Ashish Jha, coordinator of the White House’s COVID-19 response team, who also attended the briefing, dismissed a question as to whether Biden should lead by example and rest for several days. Guidelines from the Centers for Disease Control and Prevention are not particularly ambiguous when it comes to milder cases of COVID-19, such as the one Biden appears to be experiencing, which does not require hospitalization. “Take care of yourself. Rest and stay hydrated,” the guidelines say.

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Jha dismissed any concerns about the president’s stamina, though he allowed others to need the rest and relaxation that Biden has denied. “I believe that when people feel sick, they absolutely need to get sick in order to recover,” he said. “The president feels good and feels able to continue working.”

Presidents have certainly worked through illness before. John F. Kennedy suffered from Addison’s disease, a painful adrenal deficiency that required constant medication. Franklin D. Roosevelt largely (if not quite successfully) hid his polio-induced paralysis from the country. And in perhaps the most extreme case, Woodrow Wilson was so severely debilitated by a stroke that his wife, Edith, effectively took over the presidency.

But the coronavirus pandemic comes in the midst of the social media era, when the president’s behavior is under intense scrutiny on Twitter. Perhaps more importantly, the coronavirus is a condition the whole world is struggling with. As with his predecessor, Donald Trump, anything Biden does or doesn’t do when it comes to the pandemic sends a message.

Of course, the war in Ukraine, domestic inflation and any number of political crises — including his own growing unpopularity — can make it difficult for the president to relax. And since his symptoms — runny nose, fatigue, fever that seem to have subsided Friday morning, according to an update from his personal doctor — are mild, he may have concluded that he can and should continue his presidential duties.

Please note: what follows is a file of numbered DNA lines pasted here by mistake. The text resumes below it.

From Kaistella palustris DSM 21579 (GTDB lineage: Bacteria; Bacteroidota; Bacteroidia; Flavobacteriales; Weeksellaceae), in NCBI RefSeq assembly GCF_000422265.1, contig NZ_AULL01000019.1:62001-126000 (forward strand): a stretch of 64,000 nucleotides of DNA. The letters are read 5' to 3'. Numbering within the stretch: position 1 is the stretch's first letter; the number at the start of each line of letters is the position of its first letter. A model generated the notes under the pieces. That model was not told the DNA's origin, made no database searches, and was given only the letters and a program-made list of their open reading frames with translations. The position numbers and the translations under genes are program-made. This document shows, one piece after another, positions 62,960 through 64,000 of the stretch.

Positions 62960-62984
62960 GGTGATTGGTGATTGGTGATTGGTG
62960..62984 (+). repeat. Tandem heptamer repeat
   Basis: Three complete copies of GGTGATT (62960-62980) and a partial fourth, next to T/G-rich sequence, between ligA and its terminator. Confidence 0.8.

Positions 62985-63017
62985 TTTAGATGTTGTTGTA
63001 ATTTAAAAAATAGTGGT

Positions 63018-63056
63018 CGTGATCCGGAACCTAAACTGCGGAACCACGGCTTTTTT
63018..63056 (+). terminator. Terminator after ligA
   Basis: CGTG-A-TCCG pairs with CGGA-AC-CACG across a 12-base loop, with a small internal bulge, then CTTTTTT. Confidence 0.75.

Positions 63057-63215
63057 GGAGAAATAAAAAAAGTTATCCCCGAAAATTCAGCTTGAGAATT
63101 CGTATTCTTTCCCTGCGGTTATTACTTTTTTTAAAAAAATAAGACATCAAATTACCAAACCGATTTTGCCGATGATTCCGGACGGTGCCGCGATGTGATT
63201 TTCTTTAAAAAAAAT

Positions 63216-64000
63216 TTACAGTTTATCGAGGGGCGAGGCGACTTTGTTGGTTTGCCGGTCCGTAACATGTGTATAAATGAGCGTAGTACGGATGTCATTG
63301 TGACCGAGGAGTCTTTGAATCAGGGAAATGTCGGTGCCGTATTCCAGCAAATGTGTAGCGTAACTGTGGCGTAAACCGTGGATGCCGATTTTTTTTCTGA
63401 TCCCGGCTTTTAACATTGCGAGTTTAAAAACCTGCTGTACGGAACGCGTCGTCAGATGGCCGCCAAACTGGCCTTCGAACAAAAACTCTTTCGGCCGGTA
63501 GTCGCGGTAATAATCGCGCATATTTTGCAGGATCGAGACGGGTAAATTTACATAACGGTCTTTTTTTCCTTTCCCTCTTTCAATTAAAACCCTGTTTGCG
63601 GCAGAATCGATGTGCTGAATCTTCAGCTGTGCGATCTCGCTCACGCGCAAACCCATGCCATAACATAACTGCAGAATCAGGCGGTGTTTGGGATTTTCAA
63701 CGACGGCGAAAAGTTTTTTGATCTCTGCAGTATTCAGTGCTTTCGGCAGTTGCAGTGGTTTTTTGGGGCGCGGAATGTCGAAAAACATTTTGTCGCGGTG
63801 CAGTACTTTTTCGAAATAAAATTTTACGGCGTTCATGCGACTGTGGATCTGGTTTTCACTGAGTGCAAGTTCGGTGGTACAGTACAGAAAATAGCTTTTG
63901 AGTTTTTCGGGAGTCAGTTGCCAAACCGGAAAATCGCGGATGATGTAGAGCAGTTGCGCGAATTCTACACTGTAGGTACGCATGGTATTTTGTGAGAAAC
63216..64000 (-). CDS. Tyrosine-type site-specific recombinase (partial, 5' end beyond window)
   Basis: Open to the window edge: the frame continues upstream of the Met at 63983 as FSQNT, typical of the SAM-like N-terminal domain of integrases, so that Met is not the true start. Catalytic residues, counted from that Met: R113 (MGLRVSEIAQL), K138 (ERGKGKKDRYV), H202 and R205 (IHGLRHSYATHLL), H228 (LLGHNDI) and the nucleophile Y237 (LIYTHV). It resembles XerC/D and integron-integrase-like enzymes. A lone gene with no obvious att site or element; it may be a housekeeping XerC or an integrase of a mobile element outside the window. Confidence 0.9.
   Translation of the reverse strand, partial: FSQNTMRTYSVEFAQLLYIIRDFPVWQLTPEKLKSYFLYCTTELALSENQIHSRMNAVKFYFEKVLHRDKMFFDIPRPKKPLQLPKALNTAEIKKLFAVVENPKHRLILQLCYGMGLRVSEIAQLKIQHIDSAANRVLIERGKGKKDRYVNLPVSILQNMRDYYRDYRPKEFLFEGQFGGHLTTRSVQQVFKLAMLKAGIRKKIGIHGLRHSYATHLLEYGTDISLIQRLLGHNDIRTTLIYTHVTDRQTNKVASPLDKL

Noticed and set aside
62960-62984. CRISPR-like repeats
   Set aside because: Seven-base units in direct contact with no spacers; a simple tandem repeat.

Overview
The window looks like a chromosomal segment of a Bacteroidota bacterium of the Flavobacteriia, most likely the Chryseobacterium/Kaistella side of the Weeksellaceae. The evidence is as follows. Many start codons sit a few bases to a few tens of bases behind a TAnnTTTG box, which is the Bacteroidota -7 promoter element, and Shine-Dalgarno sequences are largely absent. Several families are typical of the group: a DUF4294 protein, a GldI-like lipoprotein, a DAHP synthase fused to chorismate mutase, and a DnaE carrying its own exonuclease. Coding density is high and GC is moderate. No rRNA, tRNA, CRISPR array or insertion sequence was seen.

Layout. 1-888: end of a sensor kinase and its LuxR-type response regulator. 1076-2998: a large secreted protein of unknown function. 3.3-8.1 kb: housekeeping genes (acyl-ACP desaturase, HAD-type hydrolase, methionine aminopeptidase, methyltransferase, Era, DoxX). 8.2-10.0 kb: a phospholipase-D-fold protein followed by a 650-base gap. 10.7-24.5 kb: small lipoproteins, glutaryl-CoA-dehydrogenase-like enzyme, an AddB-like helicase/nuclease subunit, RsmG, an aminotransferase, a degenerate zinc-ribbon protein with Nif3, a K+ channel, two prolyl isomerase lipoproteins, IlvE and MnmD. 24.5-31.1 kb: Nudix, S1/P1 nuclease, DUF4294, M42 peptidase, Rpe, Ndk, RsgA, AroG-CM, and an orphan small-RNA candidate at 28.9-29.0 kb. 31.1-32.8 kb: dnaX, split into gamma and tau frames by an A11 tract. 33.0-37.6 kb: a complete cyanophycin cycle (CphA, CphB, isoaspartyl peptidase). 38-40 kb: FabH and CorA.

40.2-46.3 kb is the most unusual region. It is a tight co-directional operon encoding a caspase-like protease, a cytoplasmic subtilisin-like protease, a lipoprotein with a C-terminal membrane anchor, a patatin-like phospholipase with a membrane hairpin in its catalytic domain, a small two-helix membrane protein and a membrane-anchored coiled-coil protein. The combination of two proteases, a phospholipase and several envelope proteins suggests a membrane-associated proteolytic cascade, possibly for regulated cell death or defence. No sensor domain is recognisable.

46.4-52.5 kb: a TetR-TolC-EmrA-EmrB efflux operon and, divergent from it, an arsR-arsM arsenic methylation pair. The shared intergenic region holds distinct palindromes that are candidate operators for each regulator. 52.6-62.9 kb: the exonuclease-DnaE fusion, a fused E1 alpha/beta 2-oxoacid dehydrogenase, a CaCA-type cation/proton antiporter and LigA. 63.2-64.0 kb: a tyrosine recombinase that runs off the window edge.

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Donald Trump

President Donald Trump removes his mask upon returning to the White House from Walter Reed National Military Medical Center, Oct. 5, 2020. (Win McNamee/Getty Images)

“I think it’s absolutely fine for the president to work through COVID, especially when his symptoms are mild and manageable,” physician and writer Lucy McBride told Yahoo News in a text message. “I encourage my own patients to know their own bodies and rest when needed. An important part of health is trusting our own instincts.”

But since COVID-19 can cause cognitive symptoms, working during illness can be counterproductive. If you decide to bring in some work, try to do it on a limited basis. “You may not even be aware of your brain fog,” Dr. Peter Hotez, a vaccine expert at the Baylor College of Medicine in Houston, recently told the Wall Street Journal.

Then there’s the broader question of what message Biden could be sending about how Americans should view the role of work in their lives, and not just when it comes to the coronavirus. Some may praise him for putting the affairs of the country before his own health, but in a country where overwork has become a chronic condition, others view that message as misleading.

“While I’m thankful that @POTUS is experiencing only mild COVID symptoms, I wish he didn’t have to ‘work through’ it,” tweeted activist Rev. Wendy Hamilton. “Our cultural attachment to ‘workism’ makes people feel like they can’t take a day off to rest if they’re not feeling well. That is not healthy.”